Migraines and headaches can be extremely disruptive to your life, as many migraine and headache sufferers will tell you how much they have to bear the pain that nagging them whole day.
Some of them see their GP or neurologist and have made various medical investigations that in the end does not show any abnormalities. They often rely heavily on medications and this can be both relieving and frustrating as it only mask the symptoms instead of solving them.
According to International Headache Society, there are over 300 types of headaches. Most of these headaches (including migraines, tension headaches, cervicogenic headaches etc) have very similar symptoms.
Cervicogenic headaches and referred pain
Cervicogenic headache is a type of headache where pain is felt in the head or face that is referred from structures in the neck. The nerves from joints and soft tissues of the neck directly connected to the part of the brain that related with headaches.
Forget the technical description – it means that you may perceive the headache to be coming from your head, but actually it is coming from your neck. This is similar with sciatica pain, where the pain at the leg is actually refers from the lower back (lumbar) pain.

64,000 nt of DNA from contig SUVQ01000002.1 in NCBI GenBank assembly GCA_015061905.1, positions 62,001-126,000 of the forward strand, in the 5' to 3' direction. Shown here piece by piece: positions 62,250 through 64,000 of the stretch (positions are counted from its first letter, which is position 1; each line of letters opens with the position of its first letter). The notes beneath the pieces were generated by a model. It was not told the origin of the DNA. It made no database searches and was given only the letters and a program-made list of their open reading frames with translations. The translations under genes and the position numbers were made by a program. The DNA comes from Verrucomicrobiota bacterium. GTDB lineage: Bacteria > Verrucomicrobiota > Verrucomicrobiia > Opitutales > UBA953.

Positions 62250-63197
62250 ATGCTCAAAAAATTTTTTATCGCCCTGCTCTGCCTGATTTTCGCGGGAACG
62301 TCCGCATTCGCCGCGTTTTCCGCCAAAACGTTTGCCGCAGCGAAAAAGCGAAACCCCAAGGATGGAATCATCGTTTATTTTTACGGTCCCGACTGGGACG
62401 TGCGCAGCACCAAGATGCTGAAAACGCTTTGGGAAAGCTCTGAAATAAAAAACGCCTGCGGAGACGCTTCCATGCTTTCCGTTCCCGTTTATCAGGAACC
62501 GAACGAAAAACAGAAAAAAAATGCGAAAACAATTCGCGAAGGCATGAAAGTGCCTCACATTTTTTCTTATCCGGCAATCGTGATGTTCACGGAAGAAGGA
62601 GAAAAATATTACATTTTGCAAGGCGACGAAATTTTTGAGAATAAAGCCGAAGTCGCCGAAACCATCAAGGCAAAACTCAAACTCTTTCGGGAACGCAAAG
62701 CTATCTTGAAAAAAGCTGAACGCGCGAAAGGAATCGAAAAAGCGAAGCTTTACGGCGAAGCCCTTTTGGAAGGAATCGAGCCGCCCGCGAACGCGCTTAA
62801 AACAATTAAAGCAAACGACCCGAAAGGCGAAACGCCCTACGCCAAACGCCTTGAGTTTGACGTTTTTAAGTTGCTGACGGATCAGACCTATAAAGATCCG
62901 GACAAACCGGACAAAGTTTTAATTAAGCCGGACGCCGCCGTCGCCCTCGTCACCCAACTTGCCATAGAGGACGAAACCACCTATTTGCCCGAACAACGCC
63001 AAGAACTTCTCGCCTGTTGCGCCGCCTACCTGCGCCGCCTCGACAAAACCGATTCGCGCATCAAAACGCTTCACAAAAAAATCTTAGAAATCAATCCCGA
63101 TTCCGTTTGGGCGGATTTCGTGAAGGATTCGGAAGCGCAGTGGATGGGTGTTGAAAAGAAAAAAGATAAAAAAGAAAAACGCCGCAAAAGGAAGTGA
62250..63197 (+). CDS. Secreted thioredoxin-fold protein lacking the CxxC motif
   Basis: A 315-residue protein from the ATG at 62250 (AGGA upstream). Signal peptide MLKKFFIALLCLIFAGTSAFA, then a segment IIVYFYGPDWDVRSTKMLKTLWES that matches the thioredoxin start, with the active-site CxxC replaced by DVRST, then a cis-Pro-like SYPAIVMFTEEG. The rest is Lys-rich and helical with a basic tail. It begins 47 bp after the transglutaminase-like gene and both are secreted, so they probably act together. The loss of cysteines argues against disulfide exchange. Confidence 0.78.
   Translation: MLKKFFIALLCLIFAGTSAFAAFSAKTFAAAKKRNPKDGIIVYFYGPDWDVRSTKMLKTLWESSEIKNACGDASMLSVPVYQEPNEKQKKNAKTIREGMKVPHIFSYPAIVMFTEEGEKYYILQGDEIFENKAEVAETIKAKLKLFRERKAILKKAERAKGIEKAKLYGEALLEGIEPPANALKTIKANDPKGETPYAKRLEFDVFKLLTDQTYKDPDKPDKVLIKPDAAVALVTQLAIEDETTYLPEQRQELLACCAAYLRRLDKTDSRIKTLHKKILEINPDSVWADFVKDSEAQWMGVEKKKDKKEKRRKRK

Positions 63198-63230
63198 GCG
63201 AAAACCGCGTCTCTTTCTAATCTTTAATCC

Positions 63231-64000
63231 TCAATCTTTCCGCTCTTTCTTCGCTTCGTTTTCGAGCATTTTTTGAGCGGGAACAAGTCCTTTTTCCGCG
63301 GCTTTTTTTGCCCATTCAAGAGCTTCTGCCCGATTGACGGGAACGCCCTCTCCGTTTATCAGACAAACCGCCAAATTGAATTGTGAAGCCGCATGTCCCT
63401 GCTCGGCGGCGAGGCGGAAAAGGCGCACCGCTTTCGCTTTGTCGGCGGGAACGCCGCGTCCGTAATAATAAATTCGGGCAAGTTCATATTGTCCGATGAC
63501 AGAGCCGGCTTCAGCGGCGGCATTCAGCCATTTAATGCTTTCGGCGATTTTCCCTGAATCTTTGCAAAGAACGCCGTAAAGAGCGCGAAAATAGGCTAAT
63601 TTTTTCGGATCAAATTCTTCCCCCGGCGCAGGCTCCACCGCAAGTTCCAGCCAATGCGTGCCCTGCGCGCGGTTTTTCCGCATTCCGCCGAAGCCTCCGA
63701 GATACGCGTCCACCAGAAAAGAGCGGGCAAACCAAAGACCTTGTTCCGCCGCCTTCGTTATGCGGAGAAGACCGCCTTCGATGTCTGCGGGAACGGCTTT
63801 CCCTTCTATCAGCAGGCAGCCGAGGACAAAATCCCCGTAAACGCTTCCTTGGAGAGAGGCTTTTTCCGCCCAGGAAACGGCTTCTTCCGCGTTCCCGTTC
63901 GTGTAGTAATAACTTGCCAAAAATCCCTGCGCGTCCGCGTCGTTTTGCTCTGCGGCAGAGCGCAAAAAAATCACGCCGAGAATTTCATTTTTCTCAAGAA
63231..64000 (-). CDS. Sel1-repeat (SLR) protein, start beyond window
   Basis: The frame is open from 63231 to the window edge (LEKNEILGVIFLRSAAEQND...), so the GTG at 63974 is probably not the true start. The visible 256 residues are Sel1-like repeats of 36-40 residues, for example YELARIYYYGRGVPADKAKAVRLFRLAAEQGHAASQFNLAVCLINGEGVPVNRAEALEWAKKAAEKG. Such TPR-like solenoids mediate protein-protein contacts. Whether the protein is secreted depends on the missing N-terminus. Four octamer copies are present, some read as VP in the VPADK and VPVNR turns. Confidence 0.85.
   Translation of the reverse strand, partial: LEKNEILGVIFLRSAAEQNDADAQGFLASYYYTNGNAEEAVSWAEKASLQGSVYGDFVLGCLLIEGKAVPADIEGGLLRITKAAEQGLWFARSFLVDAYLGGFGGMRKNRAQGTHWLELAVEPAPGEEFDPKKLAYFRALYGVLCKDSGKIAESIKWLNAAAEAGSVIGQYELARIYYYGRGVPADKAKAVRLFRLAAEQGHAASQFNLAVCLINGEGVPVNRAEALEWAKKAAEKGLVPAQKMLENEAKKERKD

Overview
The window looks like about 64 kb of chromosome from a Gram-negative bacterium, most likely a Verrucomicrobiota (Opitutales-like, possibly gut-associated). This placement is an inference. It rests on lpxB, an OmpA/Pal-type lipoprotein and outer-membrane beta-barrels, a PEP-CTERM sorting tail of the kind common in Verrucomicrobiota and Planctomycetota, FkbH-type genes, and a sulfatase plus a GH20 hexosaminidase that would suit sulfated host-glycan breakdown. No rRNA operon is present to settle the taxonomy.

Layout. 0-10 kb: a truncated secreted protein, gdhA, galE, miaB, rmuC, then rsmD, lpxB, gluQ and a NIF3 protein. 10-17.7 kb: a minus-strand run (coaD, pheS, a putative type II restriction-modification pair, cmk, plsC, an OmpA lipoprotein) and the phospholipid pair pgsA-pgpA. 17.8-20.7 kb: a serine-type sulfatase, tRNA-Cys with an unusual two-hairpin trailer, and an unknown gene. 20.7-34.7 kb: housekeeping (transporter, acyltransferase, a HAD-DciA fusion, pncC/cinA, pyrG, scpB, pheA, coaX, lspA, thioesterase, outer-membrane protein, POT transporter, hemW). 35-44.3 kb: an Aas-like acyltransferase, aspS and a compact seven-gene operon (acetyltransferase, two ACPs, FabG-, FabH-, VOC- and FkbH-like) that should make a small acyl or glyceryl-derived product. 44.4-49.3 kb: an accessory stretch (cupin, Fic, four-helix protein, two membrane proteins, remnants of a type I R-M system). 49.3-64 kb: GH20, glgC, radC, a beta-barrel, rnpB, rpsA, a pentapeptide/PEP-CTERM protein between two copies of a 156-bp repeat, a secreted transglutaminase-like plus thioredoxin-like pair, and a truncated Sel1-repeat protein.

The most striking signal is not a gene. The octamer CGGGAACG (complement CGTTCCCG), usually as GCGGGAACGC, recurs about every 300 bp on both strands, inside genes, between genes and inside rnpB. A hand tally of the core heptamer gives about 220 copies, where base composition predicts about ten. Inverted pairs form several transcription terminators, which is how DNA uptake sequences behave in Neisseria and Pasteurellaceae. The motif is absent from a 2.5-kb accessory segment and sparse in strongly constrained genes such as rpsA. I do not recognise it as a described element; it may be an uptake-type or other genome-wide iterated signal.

Is my headache cervicogenic?
Cervicogenic headaches can be identified through symptoms such as:
- Dull ache which can be constant
- Sharp stabbing pains
- Pain radiating to the temples, eyes or eyebrows
- Pain/tenderness to the base of the head
- Constant or intermittant
- Made worse by various factors eg; foods, alcohol, certain times in the menstrual cycle, bright light, working at a computer
- Associated with other symptoms such as nausea, dizziness, tiredness
- Headache accompanied by neck stiffness, discomfort and pain
What actually caused my headache cervicogenic?
Causes of cervicogenic headaches fall into two main categories
- Whiplash/ motor vehicle accident
- Falls onto the neck or shoulder
- Direct compression or blow onto the top of the head
- Poor posture (e.g. sleeping position or inappropriate pillows, working position or poor ergonomic set up of a workstation)
- Repetitive or sustained activities resulting in unbalanced tight muscles (e.g. cycling, shooting, holding your phone to your ear with your shoulder, carrying heavy bags on one shoulder)
- Stress (resulting in increased muscle tension through the neck, shoulders and upper back)
- Age and degenerative conditions (e.g. Osteoarthritis, disc degeneration)
Headache cervicogenic and Physiotherapy
The aims of physiotherapy are to identify the source of the pain and treat it to relieve your pain/symptoms.
The physiotherapist also want to identify any underlying causes or influencing factors to stop the pain from coming back. This including a thorough assessment and individualised treatment.
Physiotherapy assessment and treatment
During assessment the physiotherapist will take a detailed history and make a thorough physical examination of your neck to help determine if any structures in your neck may be a source of your pain.
Physiotherapy treament will include direct approach to the structures in your neck that have been recognised as being sources of your referred pain and identifying and addressing any influencing factors to stop the problem from re-occurring.